To calculate the ratio of mean intensities between the two regions of the cell (cytoplasm and nucleus). 1) I have used the code provided by bill s above as a starting point:
2) Next I subtracted the nucleus region from each cell using ImageSubtract.
3) I then use ComponentMeasurements to calculate the mean intensity of each cell sans the nucleus.
4) Because the threshold recognizes more cells than nuclei, I ensure that I calculate the ratio between equal numbers of both.

  img = Import["https://i.sstatic.net/0ULvT.jpg"];  
  imgBin1 = Binarize[Dilation[image, 1], 0.141];  
  imgBin2 = Binarize[Dilation[image, 1], 0.325];  
  ImageMultiply[image // Binarize, imgBin2 // Colorize];  
  ColorCombine[{imgBin1, imgBin2}];  
  ComponentMeasurements[MorphologicalComponents[imgBin1], "Count"];  
  ComponentMeasurements[MorphologicalComponents[imgBin2], "Count"];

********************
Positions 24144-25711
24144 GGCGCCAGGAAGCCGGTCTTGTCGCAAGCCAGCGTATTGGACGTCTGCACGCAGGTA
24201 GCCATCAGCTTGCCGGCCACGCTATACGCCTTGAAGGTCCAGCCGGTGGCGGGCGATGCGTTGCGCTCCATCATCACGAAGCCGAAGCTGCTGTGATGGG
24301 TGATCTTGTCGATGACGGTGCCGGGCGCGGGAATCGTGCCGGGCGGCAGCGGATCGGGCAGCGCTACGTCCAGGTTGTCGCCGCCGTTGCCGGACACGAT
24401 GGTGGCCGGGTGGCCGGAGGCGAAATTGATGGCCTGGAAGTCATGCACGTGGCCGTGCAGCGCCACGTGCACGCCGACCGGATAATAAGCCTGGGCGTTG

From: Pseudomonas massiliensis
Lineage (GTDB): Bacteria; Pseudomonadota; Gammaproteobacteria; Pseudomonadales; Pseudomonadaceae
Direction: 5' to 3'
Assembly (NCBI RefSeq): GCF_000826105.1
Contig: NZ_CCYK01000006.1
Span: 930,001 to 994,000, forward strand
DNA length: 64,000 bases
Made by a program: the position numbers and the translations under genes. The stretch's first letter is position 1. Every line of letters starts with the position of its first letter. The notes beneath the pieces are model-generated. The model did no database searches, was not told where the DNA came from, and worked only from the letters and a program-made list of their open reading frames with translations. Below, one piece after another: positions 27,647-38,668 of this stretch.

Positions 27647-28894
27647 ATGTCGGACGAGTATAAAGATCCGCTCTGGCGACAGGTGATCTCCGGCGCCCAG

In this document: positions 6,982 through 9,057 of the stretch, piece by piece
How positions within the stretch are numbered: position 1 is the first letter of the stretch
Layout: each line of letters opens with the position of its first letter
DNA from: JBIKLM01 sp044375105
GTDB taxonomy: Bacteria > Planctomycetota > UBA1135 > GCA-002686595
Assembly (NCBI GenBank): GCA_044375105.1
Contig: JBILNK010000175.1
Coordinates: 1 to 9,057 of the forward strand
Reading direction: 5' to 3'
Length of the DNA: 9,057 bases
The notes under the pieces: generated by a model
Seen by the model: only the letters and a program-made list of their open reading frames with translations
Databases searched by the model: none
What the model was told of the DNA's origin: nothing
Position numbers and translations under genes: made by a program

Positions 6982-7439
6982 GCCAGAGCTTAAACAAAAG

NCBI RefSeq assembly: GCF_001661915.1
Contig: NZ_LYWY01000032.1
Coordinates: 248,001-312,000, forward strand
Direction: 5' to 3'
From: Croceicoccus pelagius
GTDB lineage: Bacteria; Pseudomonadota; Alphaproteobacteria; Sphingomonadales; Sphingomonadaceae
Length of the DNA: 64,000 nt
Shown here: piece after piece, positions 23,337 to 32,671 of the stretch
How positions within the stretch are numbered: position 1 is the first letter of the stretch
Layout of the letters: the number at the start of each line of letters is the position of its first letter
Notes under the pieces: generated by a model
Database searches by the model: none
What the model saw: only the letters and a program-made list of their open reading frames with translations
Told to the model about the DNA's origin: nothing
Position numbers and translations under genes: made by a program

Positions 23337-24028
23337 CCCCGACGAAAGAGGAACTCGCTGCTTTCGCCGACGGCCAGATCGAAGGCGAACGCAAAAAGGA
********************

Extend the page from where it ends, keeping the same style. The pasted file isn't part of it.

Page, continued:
nucleus = ComponentMeasurements[ImageMultiply[image, imgBin2], 
  cellsOnly = ImageSubtract[ImageMultiply[image, imgBin1], 
   ImageMultiply[image, imgBin2]];  

enter image description here

cell = ComponentMeasurements[cellsOnly, "MeanIntensity"];  

  difference[i_, j_] := total = {Length[i] - Length[j], Length[i], Length[j]};  
  difference[cells, nucleus]

  ratio = Mean@(nucleus[[All, 2]]/Drop[cells[[All, 2]], -total[[1]]])  

Next I will seek to ensure that the ordering of the ComponentMeasurements given by cell and nucleus correspond to the same cell and nucleus. And to ensure that the MeanIntensities of cellOnly are not being skewed by the subtraction of the nucleus from each cell. The resulting ratios seem to be okay, so I think I am on the right track.


Your Answer

By clicking “Post Your Answer”, you agree to our terms of service and acknowledge you have read our privacy policy.

Not the answer you're looking for? Browse other questions tagged or ask your own question.